As adults we tend to perpetuate these beliefs about ourselves and in the vast majority of cases they are ridiculously erroneous. It is time to re-evaluate our opinion of ourselves and come to some new conclusions about these old belief patterns.
Ask yourself some serious question:
Is your long-held view about yourself accurate? Do we respect the sources from which we derived these beliefs? Most of the negative feedback we bought into as we were growing up actually came from people we have little or no respect for and as adults we would probably laugh their comments away! Yet the damage to your self esteem was done when you were very young and you still carry it with you to this day.
Is it possible that even those people you respected, who influenced your self-worth, were wrong? Perhaps they had low self esteem also.
As adults we have the opportunity to reshape our self-esteem. Try to judge accurately the feedback you receive from people you respect. This process will allow you to deepen your understanding of yourself and expand your self-image. It will also show you were you actually need to change things about yourself and were you don't. Many people are striving to better themselves in areas where they are just fine or actually excelling and it is only because they have an inaccurate picture of themselves in their minds due to low self esteem!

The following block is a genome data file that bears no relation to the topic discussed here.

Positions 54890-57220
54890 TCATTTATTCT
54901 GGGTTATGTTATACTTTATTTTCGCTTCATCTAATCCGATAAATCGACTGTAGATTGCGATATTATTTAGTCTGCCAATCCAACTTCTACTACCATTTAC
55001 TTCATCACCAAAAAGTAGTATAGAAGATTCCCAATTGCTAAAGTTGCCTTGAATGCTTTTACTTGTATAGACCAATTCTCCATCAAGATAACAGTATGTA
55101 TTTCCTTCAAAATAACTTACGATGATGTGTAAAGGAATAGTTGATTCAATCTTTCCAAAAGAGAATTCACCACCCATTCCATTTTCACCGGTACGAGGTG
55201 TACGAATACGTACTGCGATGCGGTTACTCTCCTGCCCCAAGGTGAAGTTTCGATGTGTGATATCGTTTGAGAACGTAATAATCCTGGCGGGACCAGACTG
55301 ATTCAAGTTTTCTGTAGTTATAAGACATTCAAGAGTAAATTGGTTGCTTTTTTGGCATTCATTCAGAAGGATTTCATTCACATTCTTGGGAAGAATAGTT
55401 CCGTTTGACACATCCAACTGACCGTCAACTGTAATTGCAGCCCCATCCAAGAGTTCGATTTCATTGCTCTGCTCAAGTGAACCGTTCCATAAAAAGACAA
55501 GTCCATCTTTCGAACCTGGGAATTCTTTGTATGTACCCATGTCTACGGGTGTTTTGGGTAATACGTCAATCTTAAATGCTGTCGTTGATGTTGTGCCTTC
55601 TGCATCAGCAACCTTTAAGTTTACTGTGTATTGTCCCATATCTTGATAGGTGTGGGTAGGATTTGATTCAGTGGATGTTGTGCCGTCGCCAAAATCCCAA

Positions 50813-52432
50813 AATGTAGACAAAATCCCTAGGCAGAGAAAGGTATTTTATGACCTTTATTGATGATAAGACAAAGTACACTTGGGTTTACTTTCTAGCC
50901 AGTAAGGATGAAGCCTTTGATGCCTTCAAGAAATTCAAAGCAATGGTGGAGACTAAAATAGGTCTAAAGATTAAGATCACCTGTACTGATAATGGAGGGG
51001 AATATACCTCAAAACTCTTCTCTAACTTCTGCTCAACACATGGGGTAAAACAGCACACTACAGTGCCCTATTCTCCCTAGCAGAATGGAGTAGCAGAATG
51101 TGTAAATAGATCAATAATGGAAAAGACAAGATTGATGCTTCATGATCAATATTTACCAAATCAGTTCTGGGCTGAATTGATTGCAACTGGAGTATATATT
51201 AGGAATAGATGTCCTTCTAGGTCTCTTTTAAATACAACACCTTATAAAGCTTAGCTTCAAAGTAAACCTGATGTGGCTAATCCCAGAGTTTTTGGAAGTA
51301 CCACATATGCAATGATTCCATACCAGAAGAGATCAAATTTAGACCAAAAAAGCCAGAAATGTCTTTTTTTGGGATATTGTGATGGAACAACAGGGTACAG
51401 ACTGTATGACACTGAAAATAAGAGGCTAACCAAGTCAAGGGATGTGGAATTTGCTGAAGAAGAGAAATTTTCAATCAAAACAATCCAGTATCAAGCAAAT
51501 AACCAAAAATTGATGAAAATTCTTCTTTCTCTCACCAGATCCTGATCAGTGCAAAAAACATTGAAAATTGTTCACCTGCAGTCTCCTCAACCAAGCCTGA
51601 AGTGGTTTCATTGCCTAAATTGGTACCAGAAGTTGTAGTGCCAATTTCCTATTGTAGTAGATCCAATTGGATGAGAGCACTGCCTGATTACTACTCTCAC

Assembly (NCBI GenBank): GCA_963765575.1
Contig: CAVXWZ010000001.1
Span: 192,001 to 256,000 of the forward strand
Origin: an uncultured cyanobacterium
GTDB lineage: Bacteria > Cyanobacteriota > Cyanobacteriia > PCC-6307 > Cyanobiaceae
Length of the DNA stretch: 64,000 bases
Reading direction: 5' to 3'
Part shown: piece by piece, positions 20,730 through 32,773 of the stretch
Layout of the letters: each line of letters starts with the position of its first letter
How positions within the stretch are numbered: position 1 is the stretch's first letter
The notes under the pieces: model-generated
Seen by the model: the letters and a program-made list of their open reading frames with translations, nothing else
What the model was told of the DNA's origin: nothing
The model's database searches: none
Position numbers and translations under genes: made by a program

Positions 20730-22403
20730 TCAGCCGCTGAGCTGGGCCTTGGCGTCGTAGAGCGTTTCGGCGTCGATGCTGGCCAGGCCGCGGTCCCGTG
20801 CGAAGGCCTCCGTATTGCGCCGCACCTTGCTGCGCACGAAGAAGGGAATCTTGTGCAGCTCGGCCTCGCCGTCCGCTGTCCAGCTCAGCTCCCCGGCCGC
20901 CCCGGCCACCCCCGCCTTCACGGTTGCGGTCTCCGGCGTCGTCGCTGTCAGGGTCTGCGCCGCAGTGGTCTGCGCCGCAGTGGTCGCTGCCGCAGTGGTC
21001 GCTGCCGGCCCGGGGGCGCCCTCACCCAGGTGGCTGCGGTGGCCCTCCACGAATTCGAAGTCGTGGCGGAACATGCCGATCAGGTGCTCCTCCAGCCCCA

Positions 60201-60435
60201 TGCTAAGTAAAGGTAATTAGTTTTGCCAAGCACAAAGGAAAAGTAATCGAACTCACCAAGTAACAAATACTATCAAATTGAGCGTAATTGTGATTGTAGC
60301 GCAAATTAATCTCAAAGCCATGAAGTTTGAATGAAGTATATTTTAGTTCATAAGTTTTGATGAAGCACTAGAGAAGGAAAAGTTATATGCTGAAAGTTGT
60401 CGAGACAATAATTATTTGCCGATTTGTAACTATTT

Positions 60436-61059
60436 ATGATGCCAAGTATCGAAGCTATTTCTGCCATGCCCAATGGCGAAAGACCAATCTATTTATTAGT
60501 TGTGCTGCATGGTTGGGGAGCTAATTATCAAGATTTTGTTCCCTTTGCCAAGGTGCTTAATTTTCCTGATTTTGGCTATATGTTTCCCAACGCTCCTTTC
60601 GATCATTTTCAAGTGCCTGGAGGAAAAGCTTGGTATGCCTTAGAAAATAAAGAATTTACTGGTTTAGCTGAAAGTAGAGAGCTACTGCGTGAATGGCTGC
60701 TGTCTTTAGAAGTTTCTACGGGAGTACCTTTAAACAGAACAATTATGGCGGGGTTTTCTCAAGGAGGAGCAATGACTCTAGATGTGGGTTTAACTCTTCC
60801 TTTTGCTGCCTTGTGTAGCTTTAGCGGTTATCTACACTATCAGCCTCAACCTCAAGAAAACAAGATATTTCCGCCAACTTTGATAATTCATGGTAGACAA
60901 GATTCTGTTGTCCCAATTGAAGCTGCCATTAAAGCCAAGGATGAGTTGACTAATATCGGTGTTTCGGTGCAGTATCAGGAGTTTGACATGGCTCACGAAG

Setting small goals and achieving them will greatly boost your self-esteem. Identify your real weakness and strengths and begin a training program to better your inter-personal or professional skills. This will support you in your future big life goals and boost your self-esteem and self confidence to high levels you didn't existed!
Learn to recognise what makes you feel good about yourself and do more of it. Everyone has certain things that they do which makes them feel worthwhile but people with low self esteem tend to belittle these feelings or ignore them.
Take inventory of all the things that you have already accomplished in your life no matter how small they may seem. Recognise that you have made achievements in your life and remember all the positive things that you have done for yourself and others. Take a note of your failures and don't make excuses like "I'm just not good enough" or "I just knew that would happen to me", analyse the situation and prepare yourself better for the next time. If someone else created success, regardless of the obstacles, then you are capable of doing the same! Remember everyone has different strengths and weakness so do not judge your own performance against that of another just use them as inspiration and know that what one human being has achieved so can another!